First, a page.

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Shawn Mauldin, Ph.D., CPA, CMA, CFP
Professor of Accounting
Dean of the College of Business Administration
Office:106 White Hall


The College of Business Administration prepares students to contribute to a dynamic global economy and diverse workforce as well-educated, responsible business professionals by continuously improving its teaching, research and service.


The College of Business Administration supports the Nicholls creed, affirming “values that promote citizenship, concern for self and others, and the desire for a better world, and embraces as its core values:

  • DIVERSITY: We respect differences among members of society by providing a nurturing and tolerant environment.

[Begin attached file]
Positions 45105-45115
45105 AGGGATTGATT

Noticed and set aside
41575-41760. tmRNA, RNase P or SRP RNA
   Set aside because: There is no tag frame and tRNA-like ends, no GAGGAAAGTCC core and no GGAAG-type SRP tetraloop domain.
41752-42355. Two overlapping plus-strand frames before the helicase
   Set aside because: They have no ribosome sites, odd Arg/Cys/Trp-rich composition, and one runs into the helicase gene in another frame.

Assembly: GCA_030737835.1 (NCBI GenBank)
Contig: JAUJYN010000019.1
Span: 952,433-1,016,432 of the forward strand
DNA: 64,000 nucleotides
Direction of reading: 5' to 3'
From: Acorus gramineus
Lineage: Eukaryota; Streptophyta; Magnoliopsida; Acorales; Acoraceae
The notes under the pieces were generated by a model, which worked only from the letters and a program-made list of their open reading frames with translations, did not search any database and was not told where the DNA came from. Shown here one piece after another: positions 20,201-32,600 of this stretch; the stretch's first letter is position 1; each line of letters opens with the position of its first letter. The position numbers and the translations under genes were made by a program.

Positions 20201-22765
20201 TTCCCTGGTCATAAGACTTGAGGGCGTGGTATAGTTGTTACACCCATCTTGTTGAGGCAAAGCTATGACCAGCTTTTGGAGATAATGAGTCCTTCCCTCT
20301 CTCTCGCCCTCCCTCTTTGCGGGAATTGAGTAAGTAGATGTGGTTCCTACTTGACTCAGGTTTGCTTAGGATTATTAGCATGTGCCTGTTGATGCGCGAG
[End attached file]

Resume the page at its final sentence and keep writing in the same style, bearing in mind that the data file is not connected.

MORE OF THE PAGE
• EXCELLENCE: We strive to achieve the highest quality in all endeavors. We strive for excellence in teaching, research, and service, and empowerment through learning.
  • INTEGRITY: We strive to be fair and truthful in all instances.
  • LEADERSHIP: We are good stewards and representatives of the university because we value our collective role as a regional leader and model for all we serve.
  • RESPECTFULNESS: We commit to the customs and amenities of a civil society. We respect the rights of others and are responsive to the needs and interests of our constituents.
  • RESPONSIBILITY: We are responsible for our actions. We adhere to the doctrine of individual accountability in all our activities and contributions.